The last principle of design wants to ensure that even if all the principles above are used properly, it is still impossible to create a stunning design without harmony and unity, and this is quite often seen in real life. We often hear of rich people who have everything they want, but lack harmony and unity in their lives. It is the same rule in design. If all these elements work together properly, then you’ve achieved what we call unity.
Only placing all these elements on a page without linking them to each other does not create a design, but a page with a bunch of elements. If the elements complement each other and the website is easy to the eye and offers a good user experience, then the work you’ve done is more or less finished.
There is no really need for an example here, we all know that websites with harmony and unity can be spotted all over the place; think of a website that you like a lot and that you always remember. That’s probably a website that has harmony and unity.
The second article of the series wraps up the process of analyzing the very basic principles of design you really need to know about. After reading the first two articles you pretty much have most of the knowledge you need to start designing your own layout, but wait a bit more.
The third and last part covers the basics of composition such as focal point, grid theory, gestalt laws and others which can also be used for products like magazines, flyers or brochures.
The Basics of Graphic Design: Composition
The second was about the Principles of Graphic Design and we took a look at concepts such as Balance, Dominance, Contrast and Harmony. Today we go a bit more in-depth with the last article and talk about the composition and its basic elements.
1. Single Visual
This composition is where a single image is used for the design. This means the image is usually powerful, creates an impact and the whole design is built on it. Examples of single visual pages include landing pages, but this is more popular in print than in web.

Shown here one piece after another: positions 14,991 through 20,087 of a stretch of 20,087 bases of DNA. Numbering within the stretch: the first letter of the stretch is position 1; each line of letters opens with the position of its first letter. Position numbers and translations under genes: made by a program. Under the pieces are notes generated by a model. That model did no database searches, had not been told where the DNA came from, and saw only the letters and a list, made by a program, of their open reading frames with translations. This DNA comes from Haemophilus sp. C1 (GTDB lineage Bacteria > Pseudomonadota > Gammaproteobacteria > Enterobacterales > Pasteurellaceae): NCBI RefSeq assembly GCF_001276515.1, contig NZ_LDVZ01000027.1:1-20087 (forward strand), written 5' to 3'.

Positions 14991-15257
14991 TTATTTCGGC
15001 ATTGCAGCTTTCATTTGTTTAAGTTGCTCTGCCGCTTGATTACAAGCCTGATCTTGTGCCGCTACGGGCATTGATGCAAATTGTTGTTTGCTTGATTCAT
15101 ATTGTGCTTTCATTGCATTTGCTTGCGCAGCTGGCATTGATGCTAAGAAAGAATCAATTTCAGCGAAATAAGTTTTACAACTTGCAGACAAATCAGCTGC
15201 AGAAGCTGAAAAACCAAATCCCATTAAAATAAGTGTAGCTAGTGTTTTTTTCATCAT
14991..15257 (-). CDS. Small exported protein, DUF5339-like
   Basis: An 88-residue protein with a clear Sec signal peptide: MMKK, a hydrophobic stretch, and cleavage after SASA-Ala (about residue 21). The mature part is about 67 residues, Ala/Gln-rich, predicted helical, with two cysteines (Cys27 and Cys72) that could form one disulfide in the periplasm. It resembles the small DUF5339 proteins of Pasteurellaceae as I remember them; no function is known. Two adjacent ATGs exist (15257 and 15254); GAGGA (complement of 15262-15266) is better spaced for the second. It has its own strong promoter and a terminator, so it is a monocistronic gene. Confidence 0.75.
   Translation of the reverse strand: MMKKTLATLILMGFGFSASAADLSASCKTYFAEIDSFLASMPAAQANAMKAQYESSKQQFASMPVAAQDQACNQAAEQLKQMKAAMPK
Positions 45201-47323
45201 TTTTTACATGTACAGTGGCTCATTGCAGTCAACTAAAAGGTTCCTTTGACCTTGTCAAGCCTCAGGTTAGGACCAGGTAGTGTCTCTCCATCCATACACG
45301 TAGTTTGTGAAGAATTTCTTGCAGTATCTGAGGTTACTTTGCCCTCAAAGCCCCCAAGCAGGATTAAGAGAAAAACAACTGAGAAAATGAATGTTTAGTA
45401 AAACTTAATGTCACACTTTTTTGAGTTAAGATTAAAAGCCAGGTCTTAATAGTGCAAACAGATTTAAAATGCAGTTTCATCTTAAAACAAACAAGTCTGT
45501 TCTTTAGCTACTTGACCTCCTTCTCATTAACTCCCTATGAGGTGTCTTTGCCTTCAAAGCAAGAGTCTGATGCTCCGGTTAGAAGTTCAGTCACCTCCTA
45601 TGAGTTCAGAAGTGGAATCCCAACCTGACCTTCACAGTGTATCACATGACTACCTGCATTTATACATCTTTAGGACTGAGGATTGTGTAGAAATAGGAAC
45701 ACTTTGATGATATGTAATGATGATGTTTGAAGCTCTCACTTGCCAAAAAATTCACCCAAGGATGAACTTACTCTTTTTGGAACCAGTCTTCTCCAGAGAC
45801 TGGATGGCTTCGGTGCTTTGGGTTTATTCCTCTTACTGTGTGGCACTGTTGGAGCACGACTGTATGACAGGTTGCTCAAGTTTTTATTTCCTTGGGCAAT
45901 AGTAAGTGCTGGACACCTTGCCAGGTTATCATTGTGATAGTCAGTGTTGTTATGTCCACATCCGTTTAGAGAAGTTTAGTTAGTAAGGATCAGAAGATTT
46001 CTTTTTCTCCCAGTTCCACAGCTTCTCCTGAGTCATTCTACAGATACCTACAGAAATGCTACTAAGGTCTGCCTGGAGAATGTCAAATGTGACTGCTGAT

The single visual composition is one of the easiest to achieve, although you need to carefully select the image, otherwise it won’t have the desired effect. The main principle behind this pattern is to make sure the typography and the other design elements reinforce the visual element and do not compete with it.
There has to be a clear definition over which one is more important and in this case the image, illustration or graphic element used have to be the most powerful.
Glitter Denmark is a very good example of a single visual pattern design.
2. The Golden Ratio
The Golden Ration, which is also known as the Fibonacci Spiral or Phi, is around 1:1.618. The Fibonacci Spiral is found all over the world in different things and the web is no exception. It is a good idea to place the elements into a website along the lines of the Spiral, because this is the way the human eye works. Managing to use the Golden Ratio properly will bring the focus of the visitors onto specific things you wish to emphasize.
3. Focal Point
This is another important one because the focal point is the one who gives the viewers something to look at. The focal point adds a more specific idea to the design and acts as a starting point for most of the visitors. The focal point can be represented through simple typography, a button, illustration, a picture or any other element. It is totally up to the designers which is the way he wants to create a focal point through.
The focal point has to be in focus and has to be the first element a viewer sees when he enters the page (especially for the first time).
However, making it too important and visible will break the balance of the layout. Keep the focal point within your site’s goal and make the purpose of the page be shown through it. For example, having a call to action button is a focal point, because that is the final action you want the user to take on your page.